“Oh Ellie, I get how you might think that in our prevention culture,” her therapist responded. “That’s the message we all get—that we can somehow prevent all the bad events that happen in our lives and save the people we love. But this idea is an effort, a desire, a hope—not a guarantee. Let’s play out this alternate scenario together for a moment. What if you’d gotten your husband to the ER 20 minutes earlier? Would that have guaranteed his survival? My guess is we both know people who’ve made it to the ER on time and still died. And remember, you offered to take him, you encouraged him to go to the hospital. We’re not in charge of our spouses’ bodies or of their decisions. Your husband had a responsibility in this, too. That doesn’t mean what happened is his fault either. It’s not about blaming anyone. He thought he had indigestion. We can’t always know everything in every moment.”
Ellie looked thoughtful and said, “Everyone’s been telling me to move on because guilty thinking won’t bring him back. But the way you put it… my guilt doesn’t really make sense and it wasn’t helping anything.”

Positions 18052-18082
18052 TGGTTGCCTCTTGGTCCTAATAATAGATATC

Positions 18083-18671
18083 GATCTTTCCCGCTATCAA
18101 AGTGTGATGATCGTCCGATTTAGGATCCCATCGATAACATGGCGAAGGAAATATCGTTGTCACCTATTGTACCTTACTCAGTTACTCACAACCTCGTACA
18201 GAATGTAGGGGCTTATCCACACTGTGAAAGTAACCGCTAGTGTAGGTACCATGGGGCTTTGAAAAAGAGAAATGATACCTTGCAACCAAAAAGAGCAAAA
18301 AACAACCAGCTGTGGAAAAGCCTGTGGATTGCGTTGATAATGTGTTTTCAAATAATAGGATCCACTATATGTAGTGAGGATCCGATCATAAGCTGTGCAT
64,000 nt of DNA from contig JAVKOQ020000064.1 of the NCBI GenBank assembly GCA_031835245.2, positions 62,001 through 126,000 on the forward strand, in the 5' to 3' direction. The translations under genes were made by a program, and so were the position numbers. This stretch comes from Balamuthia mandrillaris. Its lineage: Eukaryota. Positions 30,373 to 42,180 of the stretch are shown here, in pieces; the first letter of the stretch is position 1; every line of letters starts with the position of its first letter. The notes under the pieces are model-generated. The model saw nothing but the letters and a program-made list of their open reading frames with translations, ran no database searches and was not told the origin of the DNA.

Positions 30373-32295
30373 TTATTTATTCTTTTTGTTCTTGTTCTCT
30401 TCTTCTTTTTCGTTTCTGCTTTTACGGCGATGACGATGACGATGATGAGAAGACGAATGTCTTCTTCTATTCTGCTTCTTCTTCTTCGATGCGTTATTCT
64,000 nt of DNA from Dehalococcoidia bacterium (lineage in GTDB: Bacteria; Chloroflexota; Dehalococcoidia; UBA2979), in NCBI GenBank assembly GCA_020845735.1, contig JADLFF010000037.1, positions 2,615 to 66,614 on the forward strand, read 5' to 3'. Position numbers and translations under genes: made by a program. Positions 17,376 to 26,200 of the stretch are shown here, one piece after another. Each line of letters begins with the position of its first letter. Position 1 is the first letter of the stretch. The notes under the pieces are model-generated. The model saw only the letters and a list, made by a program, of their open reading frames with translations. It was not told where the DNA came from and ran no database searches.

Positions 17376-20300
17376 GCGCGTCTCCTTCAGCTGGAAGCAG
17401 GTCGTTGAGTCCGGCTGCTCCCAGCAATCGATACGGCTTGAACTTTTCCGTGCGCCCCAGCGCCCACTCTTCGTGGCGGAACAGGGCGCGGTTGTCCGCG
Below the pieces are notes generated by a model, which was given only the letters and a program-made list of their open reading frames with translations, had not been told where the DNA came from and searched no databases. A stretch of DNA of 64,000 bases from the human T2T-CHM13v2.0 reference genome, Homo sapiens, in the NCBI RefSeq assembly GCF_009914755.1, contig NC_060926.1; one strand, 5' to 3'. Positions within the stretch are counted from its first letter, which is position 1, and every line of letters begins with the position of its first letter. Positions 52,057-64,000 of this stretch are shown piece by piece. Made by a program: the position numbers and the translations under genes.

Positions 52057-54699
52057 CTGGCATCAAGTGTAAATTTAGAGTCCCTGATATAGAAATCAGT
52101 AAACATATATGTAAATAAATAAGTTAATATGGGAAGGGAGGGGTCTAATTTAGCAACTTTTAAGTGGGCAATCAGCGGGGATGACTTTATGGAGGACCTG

We hold separate prevention and postvention conversations all the time. We might tell someone, “It’s not a great idea to go to the ATM in the evening.” We’re talking prevention here. But if someone ends up going to the ATM late one night because they need cash and they’re assaulted, no decent person would ever say to them, “Well, it’s clearly your fault because you went to the ATM at night.” We’d switch to a postvention mindset and say, “I’m so angry this happened to you, my heart is aching, how can I help you?” If we don’t move into the language of postvention after something bad happens, we risk blaming the victim. Postvention avoids victim blaming because it relinquishes the illusion of power and control that characterizes prevention thinking. If you’ve moved into a postvention mindset, it becomes clear why saying to a mourner, “It’s such a shame he didn’t get to the hospital sooner,” is a terrible idea.
All of us stand to benefit from improving our ability to distinguish between prevention and postvention—and the types of conversations our clients need to have with us to move through grief. After an assault, many victims are told they were in the wrong place at the wrong time, when in fact, in postvention language, their perpetrator was in the wrong place at the wrong time, doing the wrong thing. In the case of a loved one who’s died, we no longer focus on alternate past realities, actions that weren’t taken, unsuccessful actions that were taken, or interventions that failed. This way, we can help clients move beyond guilt and self-blame and continue processing their loss and trauma in a healthy way.
ILLUSTRATION © PHOTOGRANARY
David Kessler, MA, RN, FACHE, is one of the world’s foremost experts on healing and loss. He’s the author of six bestselling books. His newest is Finding Meaning: The Sixth Stage of Grief. He coauthored two bestsellers with Elisabeth Kübler-Ross.